The Effects of Low-Dose Methotrexate on Metabolism in Primary Human PBMCs
Citation:O'FARRELL, LAURA, The Effects of Low-Dose Methotrexate on Metabolism in Primary Human PBMCs, Trinity College Dublin.School of Biochemistry & Immunology.BIOCHEMISTRY, 2017
Laura O'Farrell Final thesis 2017.pdf (PhD Thesis) 6.955Mb
Low-dose Methotrexate (MTX) is a powerful anti-arthritic drug used in the treatment of a variety of inflammatory diseases. It is an economical drug and is easily administered, but incomplete knowledge into its mechanism of action limits its therapeutic capability. As an anti-folate drug, MTX has been shown to have a variety of effects including effects on the one-carbon metabolism pathway, including purine and thymidine nucleotide synthesis. MTX has also been shown to reverse the aberrant glycosylation patterns in Rheumatoid arthritis (RA) patients. It is not known exactly which effect of MTX has therapeutic potential nor is it known which aspect of this anti-folate is responsible. Elucidating new effects of MTX and whether purine and thymidine inhibition is the mechanism by which these effects occur, would provide new insight into the workings of this drug and expand its therapeutic potential. Using a model of activated T cells, the effects of MTX on a variety of biochemical processes were investigated and compared to unactivated PBMCs to see if MTX could preferentially affect activated PBMCs, such as the over-active T cells in RA. Flow cytometric analysis revealed that MTX displayed activation-dependent effects on cell viability, proliferation, transferrin receptor expression and blastogenesis, but dissipated the mitochondrial inner-membrane potential (∆Ѱm) in both activated and unactivated PBMCs. The MTX-mediated effects were either partially or completely reversed upon purine and thymidine rescue, which indicated that insults to this biosynthesis pathway were the mechanism in which these effects occurred. No direct effect of low-dose MTX on cellular glycosylation has ever been shown. In this study, flow cytometry was also employed to quantify ManNAz incorporation on the-cell-surface, using click chemistry and was used to show how changes to surface sialylation can occur during activation which can thus be used to evaluate the effects of drug treatment that limit cellular activation. MTX was found to significantly affect cell-surface sialylation, which was reversed by purine and thymidine rescue. In the absence of extensive metabolic profiling upon low-dose MTX treatment, HPLC was used to quantify any changes to intracellular nucleotides and sugar-nucleotides in both unactivated and anti-CD3-activated PBMCs. MTX inhibited CDP and NAD/NADH nucleotides in activated PBMCs but no changes were found in the sugar-nucleotides detected. NAD/NADH did not increase during activation, which suggested that MTX could exert effects which were activation-independent. Purine and thymidine inhibition was also shown to be the mechanism in which MTX reduced the levels of NAD/NADH nucleotides. Combined, the findings shown here suggest that the MTX-mediated inhibition of purine and thymidine synthesis has far-reaching consequences, encompassing effects on cellular activation and on cell-surface sialylation. A state of folate-deficiency was found under these MTX-treated conditions, illustrating the powerful effect of this anti-folate, even at low-doses. This finding has implications for any future effects shown by MTX whereby a consequence of folate-deficiency would have to be disproven. Therapeutically, these results highlight a new link between the anti-proliferative effect of MTX and the altered glycosylation patterns found in RA patients treated with MTX. Although the therapeutic value of these insults by MTX was not measured, the global effects of purine and thymidine inhibition strengthen the anti-proliferative effect as a potent mechanism of action.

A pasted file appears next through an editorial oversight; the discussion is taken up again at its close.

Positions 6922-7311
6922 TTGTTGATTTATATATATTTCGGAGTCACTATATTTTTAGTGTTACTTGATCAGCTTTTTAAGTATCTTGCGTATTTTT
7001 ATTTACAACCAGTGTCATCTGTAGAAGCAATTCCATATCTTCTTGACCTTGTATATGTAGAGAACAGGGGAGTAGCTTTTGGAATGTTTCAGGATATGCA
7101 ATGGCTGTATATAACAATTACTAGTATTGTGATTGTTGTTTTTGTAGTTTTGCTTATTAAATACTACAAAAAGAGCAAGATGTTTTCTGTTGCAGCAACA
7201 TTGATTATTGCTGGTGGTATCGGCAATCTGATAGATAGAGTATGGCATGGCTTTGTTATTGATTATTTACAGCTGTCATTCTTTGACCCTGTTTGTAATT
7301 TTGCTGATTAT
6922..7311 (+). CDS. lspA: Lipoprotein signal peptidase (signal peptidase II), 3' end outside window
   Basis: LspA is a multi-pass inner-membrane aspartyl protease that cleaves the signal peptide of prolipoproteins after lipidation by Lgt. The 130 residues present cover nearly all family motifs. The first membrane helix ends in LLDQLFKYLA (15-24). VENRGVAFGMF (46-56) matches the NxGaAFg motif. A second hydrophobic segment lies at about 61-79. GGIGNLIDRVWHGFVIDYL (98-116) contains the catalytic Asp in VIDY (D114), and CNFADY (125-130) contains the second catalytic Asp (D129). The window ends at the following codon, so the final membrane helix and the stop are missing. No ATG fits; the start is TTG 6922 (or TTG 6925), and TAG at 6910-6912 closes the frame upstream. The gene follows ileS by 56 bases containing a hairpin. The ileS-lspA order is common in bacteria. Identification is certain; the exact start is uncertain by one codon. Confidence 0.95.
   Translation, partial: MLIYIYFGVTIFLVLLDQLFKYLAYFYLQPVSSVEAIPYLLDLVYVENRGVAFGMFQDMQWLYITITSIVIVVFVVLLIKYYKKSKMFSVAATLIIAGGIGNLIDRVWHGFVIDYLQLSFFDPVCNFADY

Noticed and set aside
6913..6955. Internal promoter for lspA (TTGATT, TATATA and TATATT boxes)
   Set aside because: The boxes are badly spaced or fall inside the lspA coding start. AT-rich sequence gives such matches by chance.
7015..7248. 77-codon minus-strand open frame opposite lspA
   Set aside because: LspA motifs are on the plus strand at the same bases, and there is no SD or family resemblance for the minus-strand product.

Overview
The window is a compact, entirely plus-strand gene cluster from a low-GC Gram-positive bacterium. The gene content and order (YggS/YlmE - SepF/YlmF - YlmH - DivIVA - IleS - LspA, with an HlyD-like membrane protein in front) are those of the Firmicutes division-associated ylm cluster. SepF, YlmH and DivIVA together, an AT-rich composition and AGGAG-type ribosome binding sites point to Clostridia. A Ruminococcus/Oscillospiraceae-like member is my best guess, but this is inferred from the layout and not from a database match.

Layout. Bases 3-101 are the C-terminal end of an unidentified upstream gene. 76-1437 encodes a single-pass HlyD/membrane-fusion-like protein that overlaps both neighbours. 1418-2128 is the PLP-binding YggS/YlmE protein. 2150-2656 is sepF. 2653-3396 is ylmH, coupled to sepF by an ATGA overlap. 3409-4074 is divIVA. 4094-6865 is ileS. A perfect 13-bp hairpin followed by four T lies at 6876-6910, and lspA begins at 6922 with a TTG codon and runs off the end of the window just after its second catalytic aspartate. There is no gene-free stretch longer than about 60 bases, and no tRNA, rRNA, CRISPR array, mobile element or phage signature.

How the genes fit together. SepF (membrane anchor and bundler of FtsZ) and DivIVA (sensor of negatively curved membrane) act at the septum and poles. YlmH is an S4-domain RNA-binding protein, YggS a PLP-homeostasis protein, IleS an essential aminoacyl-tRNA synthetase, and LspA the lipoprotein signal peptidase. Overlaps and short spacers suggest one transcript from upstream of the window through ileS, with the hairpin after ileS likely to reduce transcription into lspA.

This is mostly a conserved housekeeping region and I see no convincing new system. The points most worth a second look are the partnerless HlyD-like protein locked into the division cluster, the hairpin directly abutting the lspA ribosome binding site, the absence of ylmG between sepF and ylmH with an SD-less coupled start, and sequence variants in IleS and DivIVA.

Author: O'FARRELL, LAURA
Publisher:Trinity College Dublin. School of Biochemistry & Immunology. Discipline of Biochemistry
Type of material:Thesis
Availability:Full text available